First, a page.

Tests may include:

    WBC.

  • Lactate.

  • Procalcitonin.

  • Cultures.

  • Radiographs.

  • ABG, platelets, liver function tests (LFTs), BUN/creatinine.

  • White blood count (WBC) is useful to determine the presence of SIRS, either less than 4,000 or greater than 12,000, or a bandemia greater than 10%.

Lactate Measurement. Patients with severe sepsis and septic shock will often exhibit elevations of lactate, as evidence of global hypoperfusion. Lactate levels are highly prognostic of mortality in this population. Arterial lactates do not add significant value over venous and may delay assessment. The key is to run the test as quickly as possible, preferably as point of care testing. Levels above 2.5 mmol/dL are prognostic for higher mortality; levels above 4.0 mmol/L indicate even higher mortality.

Procalcitonin may assist in the risk stratification of sepsis syndromes. Literature suggests that levels are elevated with the presence of systemic bacterial and fungal infections, but not with viral infections. Localized infections and subacute bacterial endocarditis may yield false negatives. Values above 2.0 ng/dL are concerning for severe sepsis and 10.0 ng/dL for septic shock.

Cultures and radiographs may be useful to determine the source and etiology of infection. Blood and urine cultures should be obtained before antibiotic administration. Other cultures, such as cerebrospinal fluid, peritoneal fluid, synovial fluid, abscess material, etc. should be obtained as indicated.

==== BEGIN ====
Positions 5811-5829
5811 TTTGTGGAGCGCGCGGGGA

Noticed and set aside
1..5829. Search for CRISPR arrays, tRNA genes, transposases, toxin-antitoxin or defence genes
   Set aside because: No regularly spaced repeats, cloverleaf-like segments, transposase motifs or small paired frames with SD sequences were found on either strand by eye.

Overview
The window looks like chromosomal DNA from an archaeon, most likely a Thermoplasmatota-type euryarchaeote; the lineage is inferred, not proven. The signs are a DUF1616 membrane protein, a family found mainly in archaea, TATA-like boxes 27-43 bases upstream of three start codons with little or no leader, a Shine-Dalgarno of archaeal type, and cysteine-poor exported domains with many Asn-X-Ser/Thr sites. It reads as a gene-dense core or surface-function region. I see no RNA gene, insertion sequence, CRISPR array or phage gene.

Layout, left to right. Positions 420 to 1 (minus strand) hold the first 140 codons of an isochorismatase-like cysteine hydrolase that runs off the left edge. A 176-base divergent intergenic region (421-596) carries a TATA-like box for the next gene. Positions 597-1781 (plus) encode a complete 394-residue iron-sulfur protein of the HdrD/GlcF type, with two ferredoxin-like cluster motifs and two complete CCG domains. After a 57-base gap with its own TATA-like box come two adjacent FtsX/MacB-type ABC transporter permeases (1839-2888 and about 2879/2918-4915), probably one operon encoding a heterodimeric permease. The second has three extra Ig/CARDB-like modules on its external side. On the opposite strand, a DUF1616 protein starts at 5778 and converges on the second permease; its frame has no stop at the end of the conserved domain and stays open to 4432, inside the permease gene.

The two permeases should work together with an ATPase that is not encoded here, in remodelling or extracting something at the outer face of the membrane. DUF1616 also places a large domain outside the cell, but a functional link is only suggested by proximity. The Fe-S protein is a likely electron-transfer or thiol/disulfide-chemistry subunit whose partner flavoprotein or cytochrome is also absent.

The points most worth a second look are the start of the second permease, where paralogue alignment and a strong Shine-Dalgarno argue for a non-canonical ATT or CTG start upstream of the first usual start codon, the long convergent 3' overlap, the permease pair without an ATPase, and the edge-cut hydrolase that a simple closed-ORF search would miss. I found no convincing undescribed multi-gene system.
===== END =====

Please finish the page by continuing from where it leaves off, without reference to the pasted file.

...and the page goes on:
Further diagnostic testing, as noted above, is necessary to elicit the presence of end organ failure and thus severe sepsis.

Treatment:

Critically ill patients should be intubated and arterial and central venous lines and inserted. NG tube and urinary catheter are also required. Patients in this category should be transferred to ICU when stable. Patients who remain hypotensive (MAP <60mmHg) will require monitoring of their cardiac output, stroke volume, pulmonary capillary wedge pressure [PCWP] and SVR [systemic vascular resistance] using Swan Ganz or PiCCO device. Noradrenaline infusion via central line is the first line drug for circulatory support. Dobutamine may be indicated in patients whose cardiac output remains low after volume resuscitation. Renal dose Dopamine has no role. Empirical antibiotic treatment should be started early, after blood cultures, and on the advice of senior colleagues, including microbiologist if possible. Activated Protein c (Xigris) is used in ICU for selected patients with severe sepsis. Other treatments include DVT and stress ulcer prophylaxis, glycemic control (sliding scale insulin) and hydrocortisone 100 mg qds for seven days.

NOTE: The above information is educational purpose. The information provided herein should not be used during any medical emergency or for the diagnosis or treatment of any medical condition.

DISCLAIMER: This information should not substitute for seeking responsible, professional medical care.